Another minor gripe is that hillside turn-in-the-road set. So much of this movie is beautifully shot on location, it's a shame this key scene is shot on a bad-looking set. The fake shrubbery looks especially bad.

Close Encounters of the Television Kind

I've seen Close Encounters of the Third Kind many times since I was a kid - I remember watching it on TV, watching all the scenes on the "dark side of the moon" broken up by many commercial breaks. I think that was when I learned how movies on TV work- they insert few commercials at the beginning of the movie, to entice you to engage with the film, but once you're committed, they slather on the advertising. From the moment Roy and Gillian climb around the side of Devil's Tower, until Roy goes on his trip to the stars, it felt like there were breaks for ads every five minutes.

October 26, 2017

166 During The Deluge


  1. "I'm Ready" - The Commodores. An instrumental I heard in the movie Ant-Man.
  2. "Through & Through & Through" - Joel Plaskett
  3. "Hi Hi Hi" - Wings. Only in the last five years or so have I noticed Paul McCartney was happy to detour his group Wings into glam-rock. In retrospect this feels like a ploy to capitalize on a trend, and the "Hi Hi Hi" is the worst offender.
  4. "Her Strut" Bob Seger. I've made over 160 mix tapes, CD-Rs, and playlists over 25 years and I have literally never included a Seger song on any of them. I used to play his music on the radio every night as a DJ on WMGX "Classics of Yesterday, the Best of Today", and I won't deny "Night Moves" and "Turn The Page" are as good as anything Springsteen or Tom Petty ever did, but something about his stuff never clicked with me. Maybe too many of his singles were midtempo or ballads? Maybe I put "Her Strut" on this playlist because I never played it on the radio, and it's the least emblematic Seger song released as a single?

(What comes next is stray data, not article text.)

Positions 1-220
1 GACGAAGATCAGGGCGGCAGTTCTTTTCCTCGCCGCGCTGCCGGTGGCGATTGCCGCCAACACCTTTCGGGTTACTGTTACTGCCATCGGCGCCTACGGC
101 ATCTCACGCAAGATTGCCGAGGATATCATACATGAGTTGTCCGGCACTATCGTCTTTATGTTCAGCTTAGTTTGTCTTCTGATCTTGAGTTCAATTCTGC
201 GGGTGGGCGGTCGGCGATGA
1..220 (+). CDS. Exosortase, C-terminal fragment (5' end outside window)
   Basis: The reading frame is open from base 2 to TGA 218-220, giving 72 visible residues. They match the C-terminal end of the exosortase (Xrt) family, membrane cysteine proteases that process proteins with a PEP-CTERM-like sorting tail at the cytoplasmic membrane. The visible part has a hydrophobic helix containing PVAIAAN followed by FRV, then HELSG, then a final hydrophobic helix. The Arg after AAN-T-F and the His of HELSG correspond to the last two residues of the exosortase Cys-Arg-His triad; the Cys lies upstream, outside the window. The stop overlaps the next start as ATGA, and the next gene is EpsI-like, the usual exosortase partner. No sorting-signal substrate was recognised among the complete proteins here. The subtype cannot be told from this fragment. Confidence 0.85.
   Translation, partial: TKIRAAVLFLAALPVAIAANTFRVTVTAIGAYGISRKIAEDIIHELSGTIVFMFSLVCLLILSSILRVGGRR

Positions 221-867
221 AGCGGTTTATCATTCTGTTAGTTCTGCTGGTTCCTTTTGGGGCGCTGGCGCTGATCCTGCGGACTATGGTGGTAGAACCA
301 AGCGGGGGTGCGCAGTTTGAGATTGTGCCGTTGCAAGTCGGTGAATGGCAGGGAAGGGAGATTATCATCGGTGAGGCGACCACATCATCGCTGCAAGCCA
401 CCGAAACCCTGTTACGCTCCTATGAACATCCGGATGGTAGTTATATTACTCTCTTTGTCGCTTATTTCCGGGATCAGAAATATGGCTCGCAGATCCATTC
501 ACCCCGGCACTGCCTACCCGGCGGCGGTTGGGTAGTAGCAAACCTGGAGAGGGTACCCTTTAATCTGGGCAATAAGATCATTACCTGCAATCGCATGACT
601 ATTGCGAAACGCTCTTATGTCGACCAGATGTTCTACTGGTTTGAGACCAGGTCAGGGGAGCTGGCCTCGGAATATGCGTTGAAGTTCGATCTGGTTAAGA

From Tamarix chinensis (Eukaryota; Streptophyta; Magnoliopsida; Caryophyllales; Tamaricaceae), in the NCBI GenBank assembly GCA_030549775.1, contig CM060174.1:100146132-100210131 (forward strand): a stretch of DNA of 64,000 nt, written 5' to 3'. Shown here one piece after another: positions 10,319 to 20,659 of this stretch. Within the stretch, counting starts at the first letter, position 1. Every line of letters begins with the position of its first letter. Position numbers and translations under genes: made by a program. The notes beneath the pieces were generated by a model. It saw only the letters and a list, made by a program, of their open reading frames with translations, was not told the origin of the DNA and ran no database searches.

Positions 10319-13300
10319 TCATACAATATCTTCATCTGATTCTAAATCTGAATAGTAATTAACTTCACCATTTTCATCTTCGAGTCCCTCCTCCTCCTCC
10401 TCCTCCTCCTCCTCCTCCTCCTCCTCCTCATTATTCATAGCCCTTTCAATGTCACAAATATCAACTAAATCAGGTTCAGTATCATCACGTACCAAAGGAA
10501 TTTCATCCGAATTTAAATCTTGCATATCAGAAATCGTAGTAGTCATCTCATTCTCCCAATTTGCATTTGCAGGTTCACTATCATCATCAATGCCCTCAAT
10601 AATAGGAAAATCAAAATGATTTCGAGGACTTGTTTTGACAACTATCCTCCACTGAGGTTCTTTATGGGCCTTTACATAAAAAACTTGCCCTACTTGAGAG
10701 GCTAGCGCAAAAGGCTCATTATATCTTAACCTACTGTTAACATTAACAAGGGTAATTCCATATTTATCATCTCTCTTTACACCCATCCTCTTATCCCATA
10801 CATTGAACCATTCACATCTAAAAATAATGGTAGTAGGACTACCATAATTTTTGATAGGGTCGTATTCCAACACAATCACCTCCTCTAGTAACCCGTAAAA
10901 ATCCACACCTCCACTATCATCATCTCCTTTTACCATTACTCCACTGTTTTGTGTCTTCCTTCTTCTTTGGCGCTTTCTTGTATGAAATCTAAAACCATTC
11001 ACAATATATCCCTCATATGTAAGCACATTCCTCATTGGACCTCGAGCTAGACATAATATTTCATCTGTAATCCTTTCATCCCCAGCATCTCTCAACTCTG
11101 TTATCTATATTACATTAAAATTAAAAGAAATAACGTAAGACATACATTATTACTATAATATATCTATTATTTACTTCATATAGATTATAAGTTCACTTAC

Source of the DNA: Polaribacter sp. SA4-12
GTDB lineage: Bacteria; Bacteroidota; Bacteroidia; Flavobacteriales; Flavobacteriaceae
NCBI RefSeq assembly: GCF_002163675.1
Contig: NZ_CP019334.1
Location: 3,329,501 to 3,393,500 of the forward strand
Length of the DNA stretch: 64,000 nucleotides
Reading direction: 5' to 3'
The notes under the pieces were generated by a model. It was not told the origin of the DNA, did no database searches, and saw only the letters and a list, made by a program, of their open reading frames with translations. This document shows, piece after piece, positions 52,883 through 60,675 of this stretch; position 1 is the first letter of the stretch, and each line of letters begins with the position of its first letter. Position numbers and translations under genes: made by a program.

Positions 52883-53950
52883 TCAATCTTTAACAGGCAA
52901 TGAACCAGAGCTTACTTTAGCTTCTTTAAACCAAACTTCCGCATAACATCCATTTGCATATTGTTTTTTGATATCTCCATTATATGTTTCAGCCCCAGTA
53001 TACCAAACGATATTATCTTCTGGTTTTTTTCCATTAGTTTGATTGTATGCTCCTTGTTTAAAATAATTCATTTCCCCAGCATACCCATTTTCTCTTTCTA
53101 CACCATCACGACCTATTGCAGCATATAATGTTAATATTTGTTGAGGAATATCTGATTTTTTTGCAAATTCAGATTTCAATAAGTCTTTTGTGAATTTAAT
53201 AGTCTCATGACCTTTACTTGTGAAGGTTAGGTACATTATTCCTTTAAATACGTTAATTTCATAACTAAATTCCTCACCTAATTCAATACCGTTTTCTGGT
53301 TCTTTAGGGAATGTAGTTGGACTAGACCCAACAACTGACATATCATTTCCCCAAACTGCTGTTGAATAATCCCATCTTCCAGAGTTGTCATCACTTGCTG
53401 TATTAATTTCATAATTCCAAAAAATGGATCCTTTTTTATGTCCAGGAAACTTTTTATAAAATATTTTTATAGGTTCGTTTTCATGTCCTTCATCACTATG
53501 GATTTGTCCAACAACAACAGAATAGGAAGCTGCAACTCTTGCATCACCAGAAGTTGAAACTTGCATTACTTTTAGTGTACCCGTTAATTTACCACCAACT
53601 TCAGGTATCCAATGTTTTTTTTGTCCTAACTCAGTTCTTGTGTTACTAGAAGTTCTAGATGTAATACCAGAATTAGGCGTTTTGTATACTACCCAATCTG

5. "All She Wants To Do Is Dance" Don Henley. Another song about a woman's moves.
  6. "Set Me Free (Rosa Lee)" I keep stumbling across great Los Lobos songs that I never heard when they came out. This one's terrific.
  7. "Lightning Bolt" [live at Wrigley Field] - The Pearl Jam concert documentary/Cubs documentary Let's Play Two is a unique and special project I recommend to rock fans and  baseball fans.
  8. "Only A Memory" - The Smithereens.
  9. "Don't Ask Me Why" - I've had the Glass Houses LP for thirty years, and today I noticed for the first time: the third time Billy Joel sings the chorus, he sings "don't aks me why" like a true Long Islander...
  10. "Change" - The Lightning Seeds. Heard this one in the movie Clueless.
  11. "Time (Clock of the Heart)" Culture Club. Decades removed, it's easier to enjoy this blue-eyed soul without the distraction of Boy George's oddball makeup and costumes.
  12. "The Beat" - Elvis Costello & The Attractions. A cool track from This Year's Model I've never placed on a playlist before.
  13. "Man Of War" - Just heard this Radiohead outtake yesterday on WERS. Submitted as a candidate for the theme song to James Bond's SPECTRE! All the drama, but the words are too weird.
  14. "Co-Pilot" From Letters to Cleo's third album, an old favorite of my wife.